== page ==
"There is no standard Google anymore," says Eli Pariser in a recent TED talk. And he's right. Try it. Google the same thing as the person sitting next to you and compare the results. Chances are, they're different. According to Pariser, that's because Google uses as many as 57 different signals to determine the unique search results it serves you. It cross-references (among other things) your computer model, your choice of browser, your geographic location, your search history, the cookies it's stored on your hard drive, and data from your various social networks to determine what you'll most likely want to see when you're curious about something. As best it can, Google is personalizing the world for you.
And Google isn't the only one. Pariser explains that many popular destinations on the Web—like Amazon, Facebook, and Yahoo! News—are dabbling in personalization to ensure their users see only what's "most relevant" to them. (Pariser, President of the Board of MoveOn.org, first became aware of the power of personalization when Facebook suddenly stopped showing him updates from his more conservative friends; because he was less likely to follow the links they posted, Facebook determined those folks weren't really important to him and silently removed them from his news feed.) What's more, he adds, they're doing it without any indication, conducting "invisible algorithmic editing of the Web."
Pariser worries that these algorithmic curators are having some damaging effects. An increasingly personalized Web is one that doesn't present its users with contrarian perspectives or novel viewpoints that might reorient their thinking. It also creates an environment less conducive to pleasant surprises when it minimizes chances for discovering something outside filters' parameters. The aggregate effect of constant personalization creates what Pariser, in his new book, calls a filter bubble—a "personal, unique universe of information that you live in online," as he explains in his TED talk.
Of course, information filters are nothing new. News media, for instance, traditionally play a gate-keeping function, filtering the news of the day into digestible packages fit for consumption in various contexts and on different platforms. So it's tempting to accuse Pariser of simply resuscitating a classic debate: Should information filters curate content to provide citizens with information they want to have, or with information they need to have in order to become well-rounded citizens, regardless of how that information jibes with their sensibilities, comfort levels, political orientations, or personal preferences?
This question, however, presupposes a key human element Pariser seizes to demonstrate how filter bubbles aren't merely an extension of traditional editorial practices. These practices are guided by codes of ethics established through decades of debate in journalism. And arguments that have delineated between audience wants and audience needs typically assume audiences can choose from a variety of information sources, making rational decisions about the kinds of content they include in their balanced media diets. Media have an ethical responsibility, the argument goes, to provide audiences with a balanced information diet, a diverse blend of content from which citizens can draw when developing the critical opinions essential to a healthy democratic society.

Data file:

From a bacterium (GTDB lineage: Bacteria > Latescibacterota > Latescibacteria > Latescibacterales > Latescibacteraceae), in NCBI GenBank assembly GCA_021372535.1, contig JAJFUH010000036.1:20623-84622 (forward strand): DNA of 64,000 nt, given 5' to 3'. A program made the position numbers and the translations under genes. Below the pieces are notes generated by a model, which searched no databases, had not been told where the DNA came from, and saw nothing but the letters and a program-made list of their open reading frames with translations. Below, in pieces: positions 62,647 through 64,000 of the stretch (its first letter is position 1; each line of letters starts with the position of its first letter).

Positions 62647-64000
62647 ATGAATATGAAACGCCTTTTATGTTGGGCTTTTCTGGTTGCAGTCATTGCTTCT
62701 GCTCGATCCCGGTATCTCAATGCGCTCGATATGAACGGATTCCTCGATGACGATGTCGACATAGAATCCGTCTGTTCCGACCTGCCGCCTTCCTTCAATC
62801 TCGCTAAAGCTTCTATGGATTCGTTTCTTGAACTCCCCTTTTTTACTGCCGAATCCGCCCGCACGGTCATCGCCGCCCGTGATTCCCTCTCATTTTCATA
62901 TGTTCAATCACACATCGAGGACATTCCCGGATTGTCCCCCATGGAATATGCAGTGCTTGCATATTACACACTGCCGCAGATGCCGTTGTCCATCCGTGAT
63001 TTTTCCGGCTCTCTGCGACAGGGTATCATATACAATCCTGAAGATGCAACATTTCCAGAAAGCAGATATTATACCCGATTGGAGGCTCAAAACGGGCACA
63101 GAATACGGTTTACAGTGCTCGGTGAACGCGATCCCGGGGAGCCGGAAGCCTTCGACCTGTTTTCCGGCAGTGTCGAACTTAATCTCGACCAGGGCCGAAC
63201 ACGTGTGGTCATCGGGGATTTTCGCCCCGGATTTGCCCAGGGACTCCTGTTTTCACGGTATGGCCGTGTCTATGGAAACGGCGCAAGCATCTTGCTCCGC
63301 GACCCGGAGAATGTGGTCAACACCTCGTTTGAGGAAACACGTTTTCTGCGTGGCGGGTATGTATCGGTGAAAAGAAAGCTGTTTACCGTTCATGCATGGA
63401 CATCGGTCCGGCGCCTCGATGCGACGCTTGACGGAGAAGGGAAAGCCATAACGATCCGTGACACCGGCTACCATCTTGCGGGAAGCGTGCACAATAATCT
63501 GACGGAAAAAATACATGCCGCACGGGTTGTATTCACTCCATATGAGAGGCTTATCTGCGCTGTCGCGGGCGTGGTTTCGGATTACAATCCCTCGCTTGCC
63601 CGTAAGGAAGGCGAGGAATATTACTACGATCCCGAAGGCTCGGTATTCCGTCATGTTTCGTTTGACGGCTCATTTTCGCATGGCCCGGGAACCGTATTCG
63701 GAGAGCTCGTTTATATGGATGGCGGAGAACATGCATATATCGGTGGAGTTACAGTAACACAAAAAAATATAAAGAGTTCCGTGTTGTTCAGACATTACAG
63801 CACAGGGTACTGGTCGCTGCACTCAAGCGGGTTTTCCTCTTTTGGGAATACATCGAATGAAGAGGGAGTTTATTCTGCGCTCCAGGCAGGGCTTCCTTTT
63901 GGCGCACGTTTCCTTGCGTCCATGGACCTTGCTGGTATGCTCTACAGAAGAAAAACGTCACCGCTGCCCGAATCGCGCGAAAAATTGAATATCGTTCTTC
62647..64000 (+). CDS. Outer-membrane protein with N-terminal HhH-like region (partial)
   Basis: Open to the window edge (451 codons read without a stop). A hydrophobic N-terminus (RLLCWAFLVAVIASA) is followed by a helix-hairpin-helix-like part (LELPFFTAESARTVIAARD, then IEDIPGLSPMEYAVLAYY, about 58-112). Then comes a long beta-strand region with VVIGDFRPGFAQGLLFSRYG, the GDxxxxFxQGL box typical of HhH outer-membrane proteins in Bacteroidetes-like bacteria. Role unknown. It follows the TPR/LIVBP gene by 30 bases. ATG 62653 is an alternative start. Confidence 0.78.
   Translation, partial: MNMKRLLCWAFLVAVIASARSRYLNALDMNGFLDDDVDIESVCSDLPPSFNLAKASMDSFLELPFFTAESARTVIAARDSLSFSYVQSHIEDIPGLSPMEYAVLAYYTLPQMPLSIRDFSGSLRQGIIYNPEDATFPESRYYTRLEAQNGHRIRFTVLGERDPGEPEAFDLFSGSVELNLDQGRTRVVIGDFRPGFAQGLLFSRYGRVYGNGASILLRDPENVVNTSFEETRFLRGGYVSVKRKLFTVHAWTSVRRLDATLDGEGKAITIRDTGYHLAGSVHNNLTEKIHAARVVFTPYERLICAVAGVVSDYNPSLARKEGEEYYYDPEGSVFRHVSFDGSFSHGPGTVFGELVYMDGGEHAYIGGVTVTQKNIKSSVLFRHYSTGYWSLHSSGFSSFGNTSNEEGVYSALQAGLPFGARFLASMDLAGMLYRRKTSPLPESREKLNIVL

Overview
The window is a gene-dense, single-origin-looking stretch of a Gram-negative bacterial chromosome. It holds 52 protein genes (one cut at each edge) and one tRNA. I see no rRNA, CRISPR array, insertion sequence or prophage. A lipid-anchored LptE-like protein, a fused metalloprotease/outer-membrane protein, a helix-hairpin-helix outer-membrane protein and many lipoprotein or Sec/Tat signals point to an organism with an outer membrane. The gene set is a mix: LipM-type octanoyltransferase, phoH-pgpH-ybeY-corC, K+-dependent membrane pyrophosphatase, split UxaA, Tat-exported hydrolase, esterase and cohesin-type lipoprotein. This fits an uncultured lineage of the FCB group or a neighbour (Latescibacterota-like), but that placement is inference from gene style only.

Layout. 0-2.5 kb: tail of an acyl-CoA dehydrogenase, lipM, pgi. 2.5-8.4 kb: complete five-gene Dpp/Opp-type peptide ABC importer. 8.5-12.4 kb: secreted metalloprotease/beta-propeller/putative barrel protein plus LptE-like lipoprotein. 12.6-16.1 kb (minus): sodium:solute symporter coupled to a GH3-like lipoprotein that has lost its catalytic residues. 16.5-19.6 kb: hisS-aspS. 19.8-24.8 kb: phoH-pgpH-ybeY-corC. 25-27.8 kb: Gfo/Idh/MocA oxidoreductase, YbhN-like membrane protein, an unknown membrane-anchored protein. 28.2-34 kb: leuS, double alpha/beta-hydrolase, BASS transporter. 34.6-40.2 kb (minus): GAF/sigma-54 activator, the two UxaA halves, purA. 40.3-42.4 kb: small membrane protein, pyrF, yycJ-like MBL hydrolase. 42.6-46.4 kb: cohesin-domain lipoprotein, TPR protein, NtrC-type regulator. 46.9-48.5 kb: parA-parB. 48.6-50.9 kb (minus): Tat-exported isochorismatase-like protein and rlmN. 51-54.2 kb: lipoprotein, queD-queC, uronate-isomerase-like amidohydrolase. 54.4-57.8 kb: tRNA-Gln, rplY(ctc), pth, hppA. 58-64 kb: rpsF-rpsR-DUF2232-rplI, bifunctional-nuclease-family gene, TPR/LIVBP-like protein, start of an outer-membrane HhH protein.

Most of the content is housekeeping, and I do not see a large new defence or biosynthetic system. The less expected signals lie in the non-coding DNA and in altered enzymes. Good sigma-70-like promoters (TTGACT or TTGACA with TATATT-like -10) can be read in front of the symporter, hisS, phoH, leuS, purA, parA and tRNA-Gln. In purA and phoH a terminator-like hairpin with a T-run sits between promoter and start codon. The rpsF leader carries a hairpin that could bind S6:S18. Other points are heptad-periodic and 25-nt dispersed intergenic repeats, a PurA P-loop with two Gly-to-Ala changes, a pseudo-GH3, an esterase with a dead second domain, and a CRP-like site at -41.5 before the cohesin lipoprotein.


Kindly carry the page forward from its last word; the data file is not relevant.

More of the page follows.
Algorithms policing the borders of our filter bubbles are certainly guided by a set of ethics—but not necessarily the same set guiding civic-minded news editors. And they're not working to enhance users' abilities to make careful decisions regarding information sources they find reputable, nourishing, or important. They're filtering content beneath the threshold of ordinary awareness and without direct human intervention, structuring the very field of options users have in the first place, narrowing that field before consumers can even begin to evaluate all the options they might have had.
It might seem that popping these filter bubbles is one way to resist the effects of excessive personalization. But that's another key nuance of Pariser's argument. He doesn't insist that we cease allowing algorithms to filter data for us. After all, its ability to quickly filter, organize, and prioritize a vast collection of heterogeneous bits and pieces is one ability that makes the Internet so darned useful. Instead, he's asking companies that employ filters to be more transparent about precisely what those filters are doing—not only about what's being presented to users, but also, perhaps more importantly, what's being edited out.
"We need you to make sure that they're transparent enough that we can see what the rules are that determine what gets through our filters," he says directly to software architects and decision makers attending his TED talk. "And we need you to give us some control so that we can decide what gets through and what doesn't."
Filter bubbles may be unavoidable. But Pariser wants to make sure these bubbles have permeable walls. Opening them up is one way to do just that.